We continue to follow Oliver Osborne’s journal – picking up from January 1861.
Here are some comments on the remainder of 1861
-it was a momentous year for the world with the inauguration of Abraham Lincoln, the succession of the Confederate states and the first battles of the Civil War. Oliver’s journal is silent on philosophy but he does mention drilling frequently – apparently the old New England militia tradition was still viable (the May 6, 1861 entry mentions a town meeting to organize the militia)
-It was still a close knit community and Oliver seems to have known of most if not all of the deaths that year and attended most of the funerals:
Continue reading Oliver Osborne’s Journal – February 1862
Oliver Webster Osborn (1823-1895) is very fondly remembered by Lenox historians because he compiled “The East Street Book.” Oliver hand wrote this wonderful description of East Street families as of the late 19th century.
We will learn more about Oliver’s family in subsequent entries. But, to begin, here’s a snapshot of his situation in 1861 when he started the diary donated to the Lenox Library.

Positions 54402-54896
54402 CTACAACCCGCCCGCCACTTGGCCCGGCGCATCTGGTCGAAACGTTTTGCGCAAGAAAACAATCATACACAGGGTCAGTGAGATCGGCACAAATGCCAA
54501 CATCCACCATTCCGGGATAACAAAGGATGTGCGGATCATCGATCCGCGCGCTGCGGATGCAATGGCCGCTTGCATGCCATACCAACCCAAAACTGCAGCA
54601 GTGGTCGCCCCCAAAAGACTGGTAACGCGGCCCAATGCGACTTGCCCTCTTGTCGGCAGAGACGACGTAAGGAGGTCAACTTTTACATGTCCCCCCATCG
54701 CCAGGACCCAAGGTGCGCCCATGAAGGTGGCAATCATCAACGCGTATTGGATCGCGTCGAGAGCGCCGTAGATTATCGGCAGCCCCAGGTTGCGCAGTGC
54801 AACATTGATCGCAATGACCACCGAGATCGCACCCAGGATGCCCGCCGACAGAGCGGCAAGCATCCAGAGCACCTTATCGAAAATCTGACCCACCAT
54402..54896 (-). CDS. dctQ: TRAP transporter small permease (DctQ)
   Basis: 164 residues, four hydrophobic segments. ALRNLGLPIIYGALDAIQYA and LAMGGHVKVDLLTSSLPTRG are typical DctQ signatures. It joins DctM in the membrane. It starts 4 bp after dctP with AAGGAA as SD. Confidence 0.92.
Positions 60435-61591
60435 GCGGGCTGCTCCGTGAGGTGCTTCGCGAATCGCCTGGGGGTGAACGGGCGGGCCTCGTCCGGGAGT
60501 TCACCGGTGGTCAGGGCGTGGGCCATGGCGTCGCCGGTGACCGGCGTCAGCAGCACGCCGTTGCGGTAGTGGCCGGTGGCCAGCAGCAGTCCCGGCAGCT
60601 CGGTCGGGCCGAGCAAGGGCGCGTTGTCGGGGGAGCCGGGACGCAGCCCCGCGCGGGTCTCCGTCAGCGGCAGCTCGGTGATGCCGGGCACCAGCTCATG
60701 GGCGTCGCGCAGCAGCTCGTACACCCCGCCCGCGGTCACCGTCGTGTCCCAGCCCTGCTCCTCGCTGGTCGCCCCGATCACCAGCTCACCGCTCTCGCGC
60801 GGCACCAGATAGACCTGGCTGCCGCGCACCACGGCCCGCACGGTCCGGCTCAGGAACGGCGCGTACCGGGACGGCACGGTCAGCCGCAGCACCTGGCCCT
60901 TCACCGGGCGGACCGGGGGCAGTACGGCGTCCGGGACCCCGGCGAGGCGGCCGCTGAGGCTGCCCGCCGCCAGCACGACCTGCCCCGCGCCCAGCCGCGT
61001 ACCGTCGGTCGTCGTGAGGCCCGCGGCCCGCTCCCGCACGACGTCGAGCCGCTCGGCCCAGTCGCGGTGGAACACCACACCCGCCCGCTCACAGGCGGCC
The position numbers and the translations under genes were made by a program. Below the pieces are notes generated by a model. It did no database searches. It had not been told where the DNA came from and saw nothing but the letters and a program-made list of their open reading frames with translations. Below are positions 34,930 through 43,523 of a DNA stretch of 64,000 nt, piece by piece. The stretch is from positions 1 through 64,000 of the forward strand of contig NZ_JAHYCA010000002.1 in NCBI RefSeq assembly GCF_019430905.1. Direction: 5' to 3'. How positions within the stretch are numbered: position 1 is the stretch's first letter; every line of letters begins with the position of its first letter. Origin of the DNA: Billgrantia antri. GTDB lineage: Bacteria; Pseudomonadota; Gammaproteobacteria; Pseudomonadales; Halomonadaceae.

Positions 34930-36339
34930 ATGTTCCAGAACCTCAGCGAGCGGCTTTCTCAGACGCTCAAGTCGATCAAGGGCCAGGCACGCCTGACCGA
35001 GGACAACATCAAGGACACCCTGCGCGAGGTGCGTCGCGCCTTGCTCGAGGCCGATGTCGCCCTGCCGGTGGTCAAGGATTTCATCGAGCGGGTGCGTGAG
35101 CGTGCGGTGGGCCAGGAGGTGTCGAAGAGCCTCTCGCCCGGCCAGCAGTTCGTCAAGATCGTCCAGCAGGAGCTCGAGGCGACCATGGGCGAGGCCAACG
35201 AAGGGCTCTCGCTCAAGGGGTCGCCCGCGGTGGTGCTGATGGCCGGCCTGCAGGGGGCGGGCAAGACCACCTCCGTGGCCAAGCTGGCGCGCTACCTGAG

O.W. Osborn’s Situation in 1861
He owned a small farm at the corner of Housatonic and East St. (across from what is now Lenox Memorial High School). According to the 1860 census, his real estate was valued at $1,000 and his personal estate at $300. He had lost his infant son in 1858 and his wife (more on this in subsequent posts) in 1859 and lived with his two daughters Mary (age 12) and Thalia (age 11). His father, mother and brother lived just down the road.
Continue reading Diary of Oliver W. Osborn January 1861